Lucerne's most poignant, almost heartbreaking, sight is the Löwendenkmal (Lion Monument), a memorial to the 786 officers and men of the Swiss Guards who, in 1792, died at the hands of a Parisian revolutionary mob while protecting Louis XVI and Marie Antoinette.

In dying agony, his heart pierced by a lance, the lion holds a protecting paw over the shield of the Bourbon kings. It is difficult to describe the emotional impact of this work, sculpted in rock out of a quarry wall. Mark Twain called it the "most mournful and moving piece of stone in the world."

So why did Swiss soldiers die defending a French king?

From the beginning of the 14th century, and for several hundred years, the Swiss, in defending their land against invaders, became known as the best fighters in Europe. However, after a significant defeat at Marignano, Italy, in 1519, they adopted a policy of neutrality and thereafter rented their famous warriors to other countries.

One customer was the French king, Louis XVI, who hired them as bodyguards. Louis, however, was most unpopular and the French revolutionaries detested the Guards. Still, the Swiss had given their oaths and were determined to obey his commands.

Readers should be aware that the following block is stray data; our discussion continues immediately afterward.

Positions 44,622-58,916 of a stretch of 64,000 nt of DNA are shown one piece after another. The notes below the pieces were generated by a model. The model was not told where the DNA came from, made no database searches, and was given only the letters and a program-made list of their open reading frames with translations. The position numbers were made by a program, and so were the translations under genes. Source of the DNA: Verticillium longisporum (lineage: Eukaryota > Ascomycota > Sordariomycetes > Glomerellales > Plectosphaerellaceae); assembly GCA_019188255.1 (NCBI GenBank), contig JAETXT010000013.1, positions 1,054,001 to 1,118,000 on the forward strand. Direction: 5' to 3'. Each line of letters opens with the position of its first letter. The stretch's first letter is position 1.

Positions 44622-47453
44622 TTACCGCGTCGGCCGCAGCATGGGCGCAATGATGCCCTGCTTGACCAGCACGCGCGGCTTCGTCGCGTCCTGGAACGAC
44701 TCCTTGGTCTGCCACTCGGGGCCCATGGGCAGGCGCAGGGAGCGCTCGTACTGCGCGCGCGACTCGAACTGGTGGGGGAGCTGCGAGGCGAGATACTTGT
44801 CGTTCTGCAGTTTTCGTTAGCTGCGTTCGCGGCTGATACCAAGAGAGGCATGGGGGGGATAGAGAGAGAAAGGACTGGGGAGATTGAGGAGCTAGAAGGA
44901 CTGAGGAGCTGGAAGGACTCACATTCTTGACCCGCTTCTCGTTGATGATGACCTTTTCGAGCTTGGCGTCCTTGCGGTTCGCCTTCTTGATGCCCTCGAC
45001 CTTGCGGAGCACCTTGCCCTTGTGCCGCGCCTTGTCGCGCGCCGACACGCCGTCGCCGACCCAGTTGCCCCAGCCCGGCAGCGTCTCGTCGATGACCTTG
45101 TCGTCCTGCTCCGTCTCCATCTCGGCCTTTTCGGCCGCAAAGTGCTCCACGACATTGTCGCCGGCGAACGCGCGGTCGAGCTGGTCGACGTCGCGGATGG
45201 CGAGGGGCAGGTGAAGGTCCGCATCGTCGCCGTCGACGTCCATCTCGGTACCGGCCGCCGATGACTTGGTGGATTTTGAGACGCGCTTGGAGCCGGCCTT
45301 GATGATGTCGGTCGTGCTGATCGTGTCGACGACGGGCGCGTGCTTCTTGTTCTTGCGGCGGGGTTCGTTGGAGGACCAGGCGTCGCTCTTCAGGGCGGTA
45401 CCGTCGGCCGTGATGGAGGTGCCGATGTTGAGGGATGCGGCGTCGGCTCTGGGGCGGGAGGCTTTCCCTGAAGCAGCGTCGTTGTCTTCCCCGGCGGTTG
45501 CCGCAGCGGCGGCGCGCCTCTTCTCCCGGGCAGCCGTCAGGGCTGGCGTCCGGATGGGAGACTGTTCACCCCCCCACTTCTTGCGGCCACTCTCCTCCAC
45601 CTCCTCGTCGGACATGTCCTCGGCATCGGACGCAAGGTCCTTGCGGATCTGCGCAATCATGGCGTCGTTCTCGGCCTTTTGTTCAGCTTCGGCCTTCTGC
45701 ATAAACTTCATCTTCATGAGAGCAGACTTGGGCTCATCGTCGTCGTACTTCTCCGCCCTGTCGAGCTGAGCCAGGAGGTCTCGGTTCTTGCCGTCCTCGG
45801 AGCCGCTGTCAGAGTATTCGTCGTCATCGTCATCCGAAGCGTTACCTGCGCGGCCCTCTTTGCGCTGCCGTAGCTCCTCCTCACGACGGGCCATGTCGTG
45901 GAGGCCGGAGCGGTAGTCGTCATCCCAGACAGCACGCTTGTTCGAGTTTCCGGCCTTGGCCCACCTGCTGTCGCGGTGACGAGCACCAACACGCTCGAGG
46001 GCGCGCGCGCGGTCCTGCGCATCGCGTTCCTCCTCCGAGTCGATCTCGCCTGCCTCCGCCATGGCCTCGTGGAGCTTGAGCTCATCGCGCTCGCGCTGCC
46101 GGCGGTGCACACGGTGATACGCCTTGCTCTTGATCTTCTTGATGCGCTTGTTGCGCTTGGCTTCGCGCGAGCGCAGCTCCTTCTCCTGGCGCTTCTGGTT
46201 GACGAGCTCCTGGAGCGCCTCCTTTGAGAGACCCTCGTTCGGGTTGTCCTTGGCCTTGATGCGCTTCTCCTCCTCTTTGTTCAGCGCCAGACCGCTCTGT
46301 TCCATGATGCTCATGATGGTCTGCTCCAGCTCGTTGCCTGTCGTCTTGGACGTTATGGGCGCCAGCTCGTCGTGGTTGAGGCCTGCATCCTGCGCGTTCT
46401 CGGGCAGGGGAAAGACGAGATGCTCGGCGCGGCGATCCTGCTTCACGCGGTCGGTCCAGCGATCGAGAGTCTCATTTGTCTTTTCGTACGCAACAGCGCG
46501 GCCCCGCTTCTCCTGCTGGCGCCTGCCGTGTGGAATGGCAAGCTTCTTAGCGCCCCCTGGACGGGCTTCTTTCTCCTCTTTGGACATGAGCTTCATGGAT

When things began to heat up and the crowd was asking for his head, the King tried to give up the guard and save his own life. He sent a message to the Swiss barracks for the guard to disband. It was misunderstood and the soldiers, prepared to die to save the King's life but outnumbered 100 to 1, fought their way to his side, losing 50 men in the process. With the mob at his gates, Louis ordered the guardsmen to lay down their arms. Aghast, they vehemently protested, finally complying with tears of frustration. Unarmed and helpless, they were engulfed and torn apart by the mob. The Lion Monument depicts their death.

Sources: One Million Mercenaries: Swiss Soldiers in the Armies of the World, by John McCormack, Leo Cooper, London, 1993.

The Swiss at War 1300-1500, by Douglas Miller and G.A. Embleton, Osprey Publishing Ltd, London, 1979.